Microsoft has just released security patches for four zero-day vulnerabilities found in its Exchange servers, which are being actively exploited in wild. The threat actors behind these attacks are named HAFNIUM, a Chinese state-backed hacker group. They’re reported to have been having the Exchange servers for stealing corporate data. It’s highly recommended to install the patches immediately.
Microsoft Exchange Servers Exploitation
Microsoft Exchange servers based on the Windows platform let employees of businesses communicate among themselves, and with others outside through various means. These servers are reported to have four zero-day vulnerabilities, which are now being exploited by a Chinese state-backed hacker group called HAFNIUM, for stealing the email data of companies.
Remote hackers targeting Exchange servers should exploit the following vulnerabilities to gain remote access,
- CVE-2021-26855 is a server-side request forgery (SSRF) vulnerability in Exchange that allowed the attacker to send arbitrary HTTP requests and authenticate as the Exchange server.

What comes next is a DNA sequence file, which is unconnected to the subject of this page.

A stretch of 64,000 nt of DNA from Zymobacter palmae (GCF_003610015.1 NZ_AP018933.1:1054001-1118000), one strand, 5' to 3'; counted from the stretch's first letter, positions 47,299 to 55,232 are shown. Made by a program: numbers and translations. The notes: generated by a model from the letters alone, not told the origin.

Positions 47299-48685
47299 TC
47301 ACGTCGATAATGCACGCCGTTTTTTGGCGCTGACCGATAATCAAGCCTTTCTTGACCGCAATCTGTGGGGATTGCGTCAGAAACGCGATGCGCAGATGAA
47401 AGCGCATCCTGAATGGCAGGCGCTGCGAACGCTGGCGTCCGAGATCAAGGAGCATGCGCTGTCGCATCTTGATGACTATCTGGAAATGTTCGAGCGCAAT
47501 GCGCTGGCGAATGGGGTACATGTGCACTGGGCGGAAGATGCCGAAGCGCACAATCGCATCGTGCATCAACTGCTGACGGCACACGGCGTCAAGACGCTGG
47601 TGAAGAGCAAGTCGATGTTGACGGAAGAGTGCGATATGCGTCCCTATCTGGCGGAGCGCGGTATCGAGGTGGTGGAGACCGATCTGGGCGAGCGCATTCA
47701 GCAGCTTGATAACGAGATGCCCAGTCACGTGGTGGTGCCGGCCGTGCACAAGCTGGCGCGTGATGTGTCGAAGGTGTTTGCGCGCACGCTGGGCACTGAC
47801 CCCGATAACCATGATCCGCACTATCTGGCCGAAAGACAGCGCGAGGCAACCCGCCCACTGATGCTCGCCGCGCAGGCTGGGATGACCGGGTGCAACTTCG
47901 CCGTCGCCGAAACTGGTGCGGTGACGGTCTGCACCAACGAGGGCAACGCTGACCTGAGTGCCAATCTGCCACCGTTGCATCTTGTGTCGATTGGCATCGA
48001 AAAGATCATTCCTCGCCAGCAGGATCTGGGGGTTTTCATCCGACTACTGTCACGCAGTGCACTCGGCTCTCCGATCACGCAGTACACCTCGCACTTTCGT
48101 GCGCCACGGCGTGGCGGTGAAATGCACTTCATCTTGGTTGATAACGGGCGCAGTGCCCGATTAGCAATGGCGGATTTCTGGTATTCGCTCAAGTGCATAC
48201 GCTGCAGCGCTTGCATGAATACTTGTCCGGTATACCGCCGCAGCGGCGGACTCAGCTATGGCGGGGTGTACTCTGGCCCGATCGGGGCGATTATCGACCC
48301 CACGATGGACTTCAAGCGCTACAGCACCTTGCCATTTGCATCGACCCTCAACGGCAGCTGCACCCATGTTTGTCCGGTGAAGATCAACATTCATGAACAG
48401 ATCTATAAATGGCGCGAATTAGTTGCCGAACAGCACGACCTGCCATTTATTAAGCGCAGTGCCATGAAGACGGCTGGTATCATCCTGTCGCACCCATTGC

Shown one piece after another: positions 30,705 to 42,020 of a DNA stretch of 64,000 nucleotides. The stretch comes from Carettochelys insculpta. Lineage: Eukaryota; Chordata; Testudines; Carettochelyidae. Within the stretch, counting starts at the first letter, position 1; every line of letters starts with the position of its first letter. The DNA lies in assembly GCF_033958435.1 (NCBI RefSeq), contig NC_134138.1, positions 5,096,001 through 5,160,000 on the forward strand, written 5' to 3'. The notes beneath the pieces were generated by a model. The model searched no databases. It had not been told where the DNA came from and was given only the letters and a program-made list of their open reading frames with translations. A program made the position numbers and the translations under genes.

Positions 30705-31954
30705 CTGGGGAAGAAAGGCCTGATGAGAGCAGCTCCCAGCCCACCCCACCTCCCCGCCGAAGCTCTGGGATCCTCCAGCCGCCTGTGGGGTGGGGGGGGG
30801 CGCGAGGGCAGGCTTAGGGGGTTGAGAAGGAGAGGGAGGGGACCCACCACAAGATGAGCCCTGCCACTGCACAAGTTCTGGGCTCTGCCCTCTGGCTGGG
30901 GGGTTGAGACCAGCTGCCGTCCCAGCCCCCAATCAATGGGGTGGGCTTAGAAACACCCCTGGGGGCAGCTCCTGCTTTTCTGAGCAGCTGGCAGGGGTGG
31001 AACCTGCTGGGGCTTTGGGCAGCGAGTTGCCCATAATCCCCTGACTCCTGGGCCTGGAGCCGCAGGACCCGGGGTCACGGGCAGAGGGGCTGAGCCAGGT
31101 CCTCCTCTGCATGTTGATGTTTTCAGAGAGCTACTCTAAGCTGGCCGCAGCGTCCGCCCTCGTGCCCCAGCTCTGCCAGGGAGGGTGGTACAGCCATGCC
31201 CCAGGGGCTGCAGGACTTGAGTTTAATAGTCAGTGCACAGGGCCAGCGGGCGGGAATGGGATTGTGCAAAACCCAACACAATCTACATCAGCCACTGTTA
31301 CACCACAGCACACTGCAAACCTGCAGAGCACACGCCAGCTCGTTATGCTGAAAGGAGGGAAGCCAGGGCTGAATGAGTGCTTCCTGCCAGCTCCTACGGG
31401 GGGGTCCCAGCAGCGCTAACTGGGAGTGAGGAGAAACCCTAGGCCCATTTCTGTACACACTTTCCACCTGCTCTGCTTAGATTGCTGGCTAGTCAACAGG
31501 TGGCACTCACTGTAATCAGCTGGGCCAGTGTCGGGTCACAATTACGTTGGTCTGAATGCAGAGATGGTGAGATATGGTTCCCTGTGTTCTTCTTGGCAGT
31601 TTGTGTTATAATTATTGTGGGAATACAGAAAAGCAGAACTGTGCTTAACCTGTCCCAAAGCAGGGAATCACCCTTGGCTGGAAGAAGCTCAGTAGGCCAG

- CVE-2021-26857 is an insecure deserialization vulnerability in the Unified Messaging service, which lets the attacker run code as SYSTEM on the Exchange server.
- CVE-2021-26858 and CVE-2021-27065 are arbitrary files that write vulnerabilities in Exchange, that let attackers authenticate with the Exchange server.
All these four exploits can be chained together to gain remote access to the company’s Exchange servers, and use them for installing a web shell for uploading additional files, stealing data to emails and make backdoors. Microsoft has detected that the HAFNIUM group is using virtual private servers based in the US for their attacks.
besides stealing data, they can create a remote shell back to their C2 for internal access, and also dump the memory of LSASS.exe to get any cached credentials. Microsoft has released security patches for all four of these vulnerabilities and recommends users install them immediately for avoiding attacks.
Users can use Nmap, a script made by Microsoft’s Senior Threat Intelligence Analyst Kevin Beaumont to scan for vulnerable Microsoft Exchange servers. Updating servers with the latest patch require them to support the Update Rollup and Cumulative Update. Read more about securing your Exchange servers here.